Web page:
In some traditions, taniwha took the shape of whales. One story tells of four such taniwha, Hine-kōtea, Hine-mākehu, Hine-kōrito and Hine-huruhuru, who escorted the voyaging canoe Tākitimu from Hawaiki, the Polynesian homeland. Another, Pane-iraira, was a taniwha who swam with the Tainui canoe from Hawaiki. The famed east coast ancestor, Kahutiaterangi, later known as Paikea, was rescued from drowning by a taniwha in the form of a whale.
In another story, Te Tahi-o-te-rangi, a well-known tohunga (priest) from Whakatāne, was abandoned by his people on Whakaari (White Island). He chanted a spell and called up the great whale-shaped taniwha Tūtarakauika, who took him back to the mainland.
It was believed that a taniwha that acted as a protector for Ngāti Tamaterā of Hauraki would take the form of a dolphin and play about in the river to warn its people of an impending invasion.
In the late 1800s and early 1900s a white dolphin known as Pelorus Jack guided ships across a dangerous stretch of water around French Pass, in the Marlborough Sounds. Some Māori believed that this dolphin was Tuhirangi, a taniwha that had escorted the explorer Kupe from the traditional homeland, Hawaiki. In 1900, a correspondent for the Māori-language newspaper Te Pipiwharauroa described this dolphin playfully escorting his steamer near the French Pass. He described it as an ‘ika tipua’ (supernatural fish) and suggested it could be a taniwha.
In the Far North in the summer of 1955–56, a friendly female dolphin delighted thousands of children and adults by playing with them in the sea at Opononi. Nicknamed Opo, she was believed by many Māori in the area to be a taniwha.
Is that really a taniwha?
In 1907 Te Pipiwharauroa newspaper received a letter about a taniwha sighting at Waimārama. The taniwha, which emerged from the sea, had a head like a dog and fur on its body. It was killed by a local. The editor responded, ‘[K]o te ingoa o te taniwha na he kekeno he oioi ranei, he taniwha tapu, kua turengia e te Kawanatanga’ 1 (that ‘taniwha’ is either a sea lion or seal. It is a sacred ‘taniwha’ protected by law). He noted further ‘taniwha’ should be left alone to avoid prosecution.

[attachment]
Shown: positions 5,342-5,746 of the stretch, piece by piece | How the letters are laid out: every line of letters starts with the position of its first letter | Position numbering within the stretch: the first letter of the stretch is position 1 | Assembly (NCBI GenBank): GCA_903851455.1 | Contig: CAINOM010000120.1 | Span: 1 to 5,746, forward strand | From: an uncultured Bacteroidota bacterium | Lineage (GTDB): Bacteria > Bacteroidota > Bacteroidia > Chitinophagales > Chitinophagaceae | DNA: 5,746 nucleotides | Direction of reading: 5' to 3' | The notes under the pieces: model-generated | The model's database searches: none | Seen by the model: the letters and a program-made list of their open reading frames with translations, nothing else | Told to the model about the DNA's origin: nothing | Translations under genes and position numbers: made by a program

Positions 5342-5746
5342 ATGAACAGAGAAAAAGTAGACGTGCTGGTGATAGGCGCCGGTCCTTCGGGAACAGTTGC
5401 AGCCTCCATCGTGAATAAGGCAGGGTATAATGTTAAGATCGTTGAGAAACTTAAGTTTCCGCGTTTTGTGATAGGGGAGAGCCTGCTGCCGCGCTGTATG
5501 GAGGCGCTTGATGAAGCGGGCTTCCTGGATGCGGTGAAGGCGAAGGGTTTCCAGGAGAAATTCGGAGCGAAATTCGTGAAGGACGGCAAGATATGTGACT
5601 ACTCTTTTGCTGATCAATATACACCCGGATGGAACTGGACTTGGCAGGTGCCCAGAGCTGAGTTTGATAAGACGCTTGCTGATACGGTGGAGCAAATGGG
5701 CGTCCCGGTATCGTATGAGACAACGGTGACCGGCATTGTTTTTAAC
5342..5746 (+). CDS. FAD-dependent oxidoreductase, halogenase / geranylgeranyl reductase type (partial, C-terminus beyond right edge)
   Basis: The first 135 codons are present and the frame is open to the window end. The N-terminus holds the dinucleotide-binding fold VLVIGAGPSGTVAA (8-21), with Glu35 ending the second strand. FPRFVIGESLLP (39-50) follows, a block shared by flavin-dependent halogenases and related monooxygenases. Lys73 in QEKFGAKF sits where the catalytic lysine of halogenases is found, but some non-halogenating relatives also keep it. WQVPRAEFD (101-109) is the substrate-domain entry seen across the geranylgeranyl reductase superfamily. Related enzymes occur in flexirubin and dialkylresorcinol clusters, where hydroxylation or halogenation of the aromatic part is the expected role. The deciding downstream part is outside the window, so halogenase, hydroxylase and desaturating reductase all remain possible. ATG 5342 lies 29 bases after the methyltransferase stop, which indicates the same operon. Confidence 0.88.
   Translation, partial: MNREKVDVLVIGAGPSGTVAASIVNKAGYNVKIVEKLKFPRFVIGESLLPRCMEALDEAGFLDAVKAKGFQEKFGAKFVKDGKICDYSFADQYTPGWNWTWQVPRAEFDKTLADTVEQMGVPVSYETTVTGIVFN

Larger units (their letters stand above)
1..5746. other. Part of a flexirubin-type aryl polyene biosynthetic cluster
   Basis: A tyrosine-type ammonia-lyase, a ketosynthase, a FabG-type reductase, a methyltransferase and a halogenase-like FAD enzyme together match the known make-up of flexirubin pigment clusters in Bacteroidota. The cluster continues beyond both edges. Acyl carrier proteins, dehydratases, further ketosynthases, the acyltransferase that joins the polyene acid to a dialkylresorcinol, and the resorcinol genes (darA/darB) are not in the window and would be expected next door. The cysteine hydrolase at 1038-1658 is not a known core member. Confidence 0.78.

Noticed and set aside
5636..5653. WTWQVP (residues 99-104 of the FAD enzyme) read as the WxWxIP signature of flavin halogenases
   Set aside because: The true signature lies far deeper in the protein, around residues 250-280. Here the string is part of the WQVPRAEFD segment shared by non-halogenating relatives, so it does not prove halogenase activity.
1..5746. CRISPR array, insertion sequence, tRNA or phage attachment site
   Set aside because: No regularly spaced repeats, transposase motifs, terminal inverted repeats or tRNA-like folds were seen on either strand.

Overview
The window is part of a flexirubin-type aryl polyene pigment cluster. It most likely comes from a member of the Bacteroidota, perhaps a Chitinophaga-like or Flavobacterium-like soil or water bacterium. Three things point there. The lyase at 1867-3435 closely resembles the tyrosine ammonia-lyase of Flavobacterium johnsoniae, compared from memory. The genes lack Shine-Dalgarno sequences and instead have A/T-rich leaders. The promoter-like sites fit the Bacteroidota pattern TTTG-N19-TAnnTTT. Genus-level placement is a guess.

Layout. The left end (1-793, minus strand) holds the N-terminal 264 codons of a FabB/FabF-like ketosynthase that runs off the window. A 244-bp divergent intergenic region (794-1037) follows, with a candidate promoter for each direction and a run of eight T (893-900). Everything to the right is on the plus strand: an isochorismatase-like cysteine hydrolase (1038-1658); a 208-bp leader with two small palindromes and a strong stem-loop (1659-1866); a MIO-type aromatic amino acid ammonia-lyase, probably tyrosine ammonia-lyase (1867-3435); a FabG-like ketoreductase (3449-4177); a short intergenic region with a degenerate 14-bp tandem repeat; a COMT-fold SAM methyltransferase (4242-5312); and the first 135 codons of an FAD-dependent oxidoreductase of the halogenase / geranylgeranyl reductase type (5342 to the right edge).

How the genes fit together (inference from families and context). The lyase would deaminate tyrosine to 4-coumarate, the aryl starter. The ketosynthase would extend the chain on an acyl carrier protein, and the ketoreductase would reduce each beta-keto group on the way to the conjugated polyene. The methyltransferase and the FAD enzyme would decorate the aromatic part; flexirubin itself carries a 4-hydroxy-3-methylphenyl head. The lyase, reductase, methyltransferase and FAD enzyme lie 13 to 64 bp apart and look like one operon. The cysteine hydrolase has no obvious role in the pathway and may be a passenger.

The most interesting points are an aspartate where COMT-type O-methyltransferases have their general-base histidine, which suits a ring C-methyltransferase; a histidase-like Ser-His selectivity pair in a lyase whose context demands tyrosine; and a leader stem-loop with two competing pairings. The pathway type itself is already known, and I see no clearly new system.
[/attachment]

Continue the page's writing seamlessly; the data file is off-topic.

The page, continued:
Rākau tipua – enchanted logs
Enchanted logs were known as rākau tipua. Other things such as fish, dogs, stones, trees, and mountains might also be described as tipua. For example, a kōhatu tipua was an enchanted rock. But rākau tipua in particular were usually thought to be taniwha.
Whaiwhaiā was an enchanted log which was mainly seen drifting in rivers in the Waikato area. However, it was believed to have travelled to other areas, including the South Island. Because of the numerous places it was seen, a saying arose: ‘Ngā paenga he rau o Whaiwhaiā’ (the many stranding places of Whaiwhaiā).
At Waikaremoana there was a log, known as Tūtaua, which would sing. When the ethnographer Elsdon Best heard it, he compared the sound to the whistling of the wind. Others would say, ‘Kō Tūtaua e waiata haere ana’ (it is Tūtaua singing as it goes).
A taniwha named Humuhumu acted as a guardian of the Māhuhu canoe on its voyage to New Zealand. Later he acted as a guardian for his people, Ngāti Whātua in Kaipara. He was seen as a tōtara log drifting in a lagoon near the harbour. Like other rākau tipua he was recognised as a taniwha because he moved against the currents. He was said to have finally disappeared because his people had taken shellfish from his lagoon.
Another enchanted log was Mataura, who would mourn the death of a chiefly person by appearing as a huge tree on the water.